Renovation is an intriguing concept. Once a “good” design solution becomes a problem over time, whether an issue rises from an outdated building system or simply a change of mind. Surely, it’s often more complicated than that and there are other social and economic influences. What are some unique renovation solutions for existing problems?
1) Redefining Space
Clapton Warehouse / Image Source: Dezeen
A usual renovation includes maintenance, enhancement and replacement of old system and structure, as well as redesign and remodelling of existing building. I personally find it fascinating the original design that was once an architectural solution to the past’s issue has now become another problem in the present. However, it happens all the time, and in many interesting ways. For instance, instead of tearing off what exists, can the purpose/function, as a solution to the problem, change?
For instance, the 798 Art District in Beijing was originally a complex of factory buildings since the 50’s that has now transformed into a cultural hub of art galleries, studios and exhibitions. Instead of demolishing, these abandoned monotonous, spacious, industrial brick and concrete buildings are now full of great artworks and sculptures, representing a strong art community in Beijing. Who would have thought this complex can become an art zone?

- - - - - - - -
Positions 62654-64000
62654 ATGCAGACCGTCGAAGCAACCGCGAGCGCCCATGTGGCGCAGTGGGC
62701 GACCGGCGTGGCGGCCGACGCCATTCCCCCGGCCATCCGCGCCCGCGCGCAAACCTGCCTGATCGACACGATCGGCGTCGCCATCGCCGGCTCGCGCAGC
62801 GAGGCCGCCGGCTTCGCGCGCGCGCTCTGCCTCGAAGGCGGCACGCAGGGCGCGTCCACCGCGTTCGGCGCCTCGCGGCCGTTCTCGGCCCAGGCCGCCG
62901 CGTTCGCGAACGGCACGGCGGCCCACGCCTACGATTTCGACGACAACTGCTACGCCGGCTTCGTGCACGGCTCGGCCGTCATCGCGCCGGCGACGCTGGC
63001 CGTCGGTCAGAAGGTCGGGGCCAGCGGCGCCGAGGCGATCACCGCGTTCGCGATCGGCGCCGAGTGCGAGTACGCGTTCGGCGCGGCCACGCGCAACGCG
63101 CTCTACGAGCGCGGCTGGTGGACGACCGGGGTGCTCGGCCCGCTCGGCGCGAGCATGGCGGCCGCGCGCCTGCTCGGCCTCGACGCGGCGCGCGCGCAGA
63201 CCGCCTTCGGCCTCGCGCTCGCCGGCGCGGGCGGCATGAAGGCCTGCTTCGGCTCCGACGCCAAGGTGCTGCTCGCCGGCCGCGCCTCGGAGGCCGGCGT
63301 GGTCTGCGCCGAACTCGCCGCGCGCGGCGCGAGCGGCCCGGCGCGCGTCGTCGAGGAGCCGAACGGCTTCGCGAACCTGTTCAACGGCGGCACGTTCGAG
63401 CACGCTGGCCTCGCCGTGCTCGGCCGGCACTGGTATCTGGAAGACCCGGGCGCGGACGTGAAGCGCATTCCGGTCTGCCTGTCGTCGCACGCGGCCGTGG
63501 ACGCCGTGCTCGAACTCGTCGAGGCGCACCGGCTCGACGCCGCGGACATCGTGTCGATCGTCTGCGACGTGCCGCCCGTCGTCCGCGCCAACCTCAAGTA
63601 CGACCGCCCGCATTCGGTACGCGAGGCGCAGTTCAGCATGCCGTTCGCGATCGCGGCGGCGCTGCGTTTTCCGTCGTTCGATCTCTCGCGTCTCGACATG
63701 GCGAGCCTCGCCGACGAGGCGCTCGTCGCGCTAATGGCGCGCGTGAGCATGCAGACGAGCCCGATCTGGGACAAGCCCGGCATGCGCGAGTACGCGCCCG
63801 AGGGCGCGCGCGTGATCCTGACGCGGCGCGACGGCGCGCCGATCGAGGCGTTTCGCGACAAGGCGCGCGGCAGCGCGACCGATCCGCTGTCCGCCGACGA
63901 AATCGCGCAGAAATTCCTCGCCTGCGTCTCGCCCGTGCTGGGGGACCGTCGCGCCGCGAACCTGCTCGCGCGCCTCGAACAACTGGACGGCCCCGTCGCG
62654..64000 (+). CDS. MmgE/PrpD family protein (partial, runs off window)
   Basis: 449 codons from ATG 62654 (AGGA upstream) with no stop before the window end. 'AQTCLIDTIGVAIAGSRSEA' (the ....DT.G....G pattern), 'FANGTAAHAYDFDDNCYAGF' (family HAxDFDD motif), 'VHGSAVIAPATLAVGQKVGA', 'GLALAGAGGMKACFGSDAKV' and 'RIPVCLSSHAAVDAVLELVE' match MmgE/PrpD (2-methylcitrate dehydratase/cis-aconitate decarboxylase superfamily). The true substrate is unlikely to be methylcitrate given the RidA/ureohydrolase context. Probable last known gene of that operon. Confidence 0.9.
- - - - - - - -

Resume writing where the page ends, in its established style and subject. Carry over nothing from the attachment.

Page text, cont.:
2) Brand New History
Currently, Toronto is deeply in love with a renovation trend where a front façade or parts of the old building are preserved (“heritage”) and the system and interior space are restructured and redesigned. Some may argue it’s a sustainable practice to reuse and repurpose salvage materials and old buildings, but “oddly enough”, this often occurs concurrently with a condo development, leading to a gentrification of the neighbourhood.
A recently announced development project on King/Parliament by IBI Group maintains the existing old building while two 32-storey towers rise above. This idea contributes to the preservation of existing streetscape of neighbourhood and similar looks of adjacent buildings at pedestrian’s eye level. However, it often questions the necessity of such method, a nature of the concept ‘heritage’, and the relationship between old building and proposed scheme.
Image source: Archdaily
Renovation is a challenging process that requires a consideration of several factors other than enhancing the system: the building’s history, present and future, community environment, sustainability and more. I personally find renovation projects to be often controversial, attracting more attention, because it deals with what we are already used to. If you’d like to discuss more about the issues and benefits of heritage conservation, Daniels Faculty of Architecture at University of Toronto is having a public lecture this Tuesday (Oct 25, 2016), about the related topic.
Lastly, take five minutes to check out the Herman Avenue project, one of Studio Jonah’s successful renovation projects in Toronto. Feel free to share your own thoughts and opinions with us!